Wham and amen and hallelujah! A jagged crack spread across the face of God’s word like a torn page and a sizeable chunk of marble slid away, thudding dully into the sod. We all marveled at the revision the 20lb stylus had made in the ancient text.
…ORD thy God,
…ut of the land of Egypt,
…he house of bondage.
…halt have no other gods before me.
- Thou shalt not make unto thee any graven image,
or any likeness of any thing that is in heaven above,
or that is in the earth beneath,
or that is in the water under the earth…
Even Bent paused for a moment to gaze in awe at the work of his hands. Had he not taken the time, he might have finished the job. But, alas, that was not to be. The rotundity of Councilman Bobby Cutis came cursing through the doorway of City Hall and bumbling down its wide steps of City Hall, whose marble matched perfectly the now-violated monument.
“Damn it all to Hell, Bent Turner! What in God’s name do you think you are doing,” cried Cutis, as he bounded across the lawn, hands grasping the waistband his suspenders fought to uphold.
“Obeying the law, Bobby,” bent replied calmly, “And in God’s name is exactly right.” Now, this is precisely what he said and whatever disagreement may persist regarding the remainder of events, there is no dissenting opinion here. The only point of contention is in whether or not he slurred his words as he spoke. Even I, one of the first on the scene, cannot be certain, as nearly a decade of Sunday School indoctrination could plausibly have led to bias. I carry no such bias now, but the memory is as set as the event itself and the difference between the two remains unresolvable.
Regardless of whether the man was drunk on spirits or the Spirit, Bent was determined to fulfill his mission. He raised the hammer again and Cutis, arms wide, threw his bulk between the monument and its destroyer. I am, even now, impressed at just how much of that marble behemoth he managed to cover. Do not mistake my commentary on Cutis’ girth as merely a cruel jocularity. His was not a condition of congenital misfortune or some metabolic misfire. The man was a glutton and prided himself on it.
Cutis face flushed red and anger overrode any notion of fear. Bent squinted his grey-blue eyes (Funny that I should remember their color, but not whether they were bloodshot?) and held the sledge at waist level.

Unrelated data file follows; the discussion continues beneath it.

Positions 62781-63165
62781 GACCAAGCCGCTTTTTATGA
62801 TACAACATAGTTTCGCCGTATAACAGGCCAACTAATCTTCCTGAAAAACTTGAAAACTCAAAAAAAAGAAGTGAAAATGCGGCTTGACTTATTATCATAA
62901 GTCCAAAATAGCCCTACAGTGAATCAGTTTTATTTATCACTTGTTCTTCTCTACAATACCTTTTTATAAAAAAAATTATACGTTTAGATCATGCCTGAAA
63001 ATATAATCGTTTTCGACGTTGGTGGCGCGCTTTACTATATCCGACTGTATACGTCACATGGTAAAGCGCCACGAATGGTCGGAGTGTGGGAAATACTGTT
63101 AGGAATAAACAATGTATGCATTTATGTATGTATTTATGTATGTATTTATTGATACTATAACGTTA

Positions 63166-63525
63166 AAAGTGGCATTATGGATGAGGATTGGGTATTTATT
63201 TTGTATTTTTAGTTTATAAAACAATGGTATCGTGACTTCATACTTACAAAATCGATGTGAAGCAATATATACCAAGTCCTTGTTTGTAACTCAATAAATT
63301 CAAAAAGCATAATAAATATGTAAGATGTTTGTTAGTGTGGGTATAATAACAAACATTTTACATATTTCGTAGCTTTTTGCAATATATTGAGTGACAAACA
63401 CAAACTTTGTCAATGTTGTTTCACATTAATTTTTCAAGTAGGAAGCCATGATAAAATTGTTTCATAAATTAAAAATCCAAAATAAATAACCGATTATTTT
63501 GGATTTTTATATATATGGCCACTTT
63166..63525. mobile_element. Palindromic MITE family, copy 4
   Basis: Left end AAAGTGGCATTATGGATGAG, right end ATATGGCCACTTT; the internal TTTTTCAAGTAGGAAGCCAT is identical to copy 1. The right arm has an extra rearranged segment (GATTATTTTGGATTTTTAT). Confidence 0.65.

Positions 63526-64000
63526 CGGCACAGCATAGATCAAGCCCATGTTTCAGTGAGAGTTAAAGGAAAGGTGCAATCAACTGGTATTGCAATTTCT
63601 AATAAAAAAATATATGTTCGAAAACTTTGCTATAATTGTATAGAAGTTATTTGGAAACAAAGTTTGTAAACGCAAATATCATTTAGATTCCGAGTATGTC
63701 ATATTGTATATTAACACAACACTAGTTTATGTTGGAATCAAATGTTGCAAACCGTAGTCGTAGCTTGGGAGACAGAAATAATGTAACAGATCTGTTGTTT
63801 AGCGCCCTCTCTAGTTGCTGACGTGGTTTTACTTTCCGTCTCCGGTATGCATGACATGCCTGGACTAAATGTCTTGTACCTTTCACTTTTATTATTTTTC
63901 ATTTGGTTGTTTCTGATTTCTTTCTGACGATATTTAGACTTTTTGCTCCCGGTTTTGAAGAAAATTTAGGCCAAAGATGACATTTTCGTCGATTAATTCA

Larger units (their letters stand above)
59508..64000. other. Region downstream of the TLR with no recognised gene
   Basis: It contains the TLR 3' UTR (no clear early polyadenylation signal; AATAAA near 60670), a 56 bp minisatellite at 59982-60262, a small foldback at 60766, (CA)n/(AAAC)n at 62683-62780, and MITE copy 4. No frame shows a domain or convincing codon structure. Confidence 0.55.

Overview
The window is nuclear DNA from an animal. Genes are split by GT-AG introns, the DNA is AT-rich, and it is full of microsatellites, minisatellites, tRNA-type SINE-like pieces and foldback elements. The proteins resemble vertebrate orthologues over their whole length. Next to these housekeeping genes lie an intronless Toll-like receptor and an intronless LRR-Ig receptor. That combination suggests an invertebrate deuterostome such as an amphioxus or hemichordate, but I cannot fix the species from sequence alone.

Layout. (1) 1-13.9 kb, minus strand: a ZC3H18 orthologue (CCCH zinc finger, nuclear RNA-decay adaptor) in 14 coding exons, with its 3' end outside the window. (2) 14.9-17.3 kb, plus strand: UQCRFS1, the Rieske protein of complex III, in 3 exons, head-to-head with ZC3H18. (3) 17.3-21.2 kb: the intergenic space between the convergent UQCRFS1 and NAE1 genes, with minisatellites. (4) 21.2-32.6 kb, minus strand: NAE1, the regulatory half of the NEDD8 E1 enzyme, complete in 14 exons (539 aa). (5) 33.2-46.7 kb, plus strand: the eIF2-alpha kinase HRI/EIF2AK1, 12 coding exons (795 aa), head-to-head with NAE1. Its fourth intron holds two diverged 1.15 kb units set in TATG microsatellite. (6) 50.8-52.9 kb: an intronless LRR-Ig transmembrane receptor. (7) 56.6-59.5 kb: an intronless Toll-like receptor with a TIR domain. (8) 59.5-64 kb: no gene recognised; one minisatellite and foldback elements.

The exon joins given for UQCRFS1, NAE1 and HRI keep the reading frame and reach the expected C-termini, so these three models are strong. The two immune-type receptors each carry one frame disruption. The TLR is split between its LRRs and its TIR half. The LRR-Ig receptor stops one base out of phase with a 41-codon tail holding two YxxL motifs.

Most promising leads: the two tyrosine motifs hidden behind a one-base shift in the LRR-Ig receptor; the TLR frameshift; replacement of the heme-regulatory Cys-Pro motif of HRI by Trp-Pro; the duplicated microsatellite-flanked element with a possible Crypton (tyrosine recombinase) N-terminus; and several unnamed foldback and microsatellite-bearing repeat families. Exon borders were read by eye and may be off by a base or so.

“Out of the way, Bobby,” Bent stammered with patient frustration, “I mean to take it down to rubble, lessen my arms give out first.”
Cutis, his own eyes squinting in utter bewilderment, could only ask, “But why?”
Cutis flinched as Bent, with one, strong and veiny arm, seem to point the hammer at his head. In fact, Bent was pointing it over the man’s shoulder, drawing attention to the text chiseled into the monument.
“Number Two, Bobby. Number Two. No graven images of anything in the earth,” said Bent, with all the rumbly-voiced finality of a tent-revivalist. “Last I checked, the original tablets were in the Ark of the Covenant which, lost or not, is in the earth. Now, stand aside while I smash this idol!”
Cutis cringed again, but held his ground. “Bent, you’re just drunk. Them laws don’t apply no more.”
“Says who,” Bobby cried as he hefted the hammer back, with every intention of swinging it toward the monument resting in silence behind Cutis. The councilman’s resolve failed him at last and he lumbered out of the way, but a shout from behind us all stayed Bent’s hand.
“Drop that hammer, Bent Turner, and back away from Councilman Cutis,” came the raspy voice of Deputy Martha Pond. She was not the first female deputy in town, nor was she the most competent. But she was the sheriff’s wife, which meant she was the most respected deputy in town. This fact, in the context of what Bent next said, should have put us all in fits of laughter. But there was no time.
He wheeled about clumsily as he let the sledge fall back, its handle coming to rest on his broad shoulder. He disregarded the cocked pistol pointed at his barrel-chest and looked squarely into the aiming eye beyond. Cocking an eyebrow, Bent grumbled, “Ah. A shining example of Number Eight. Tell me, Martha, does your owner know you’re out here?”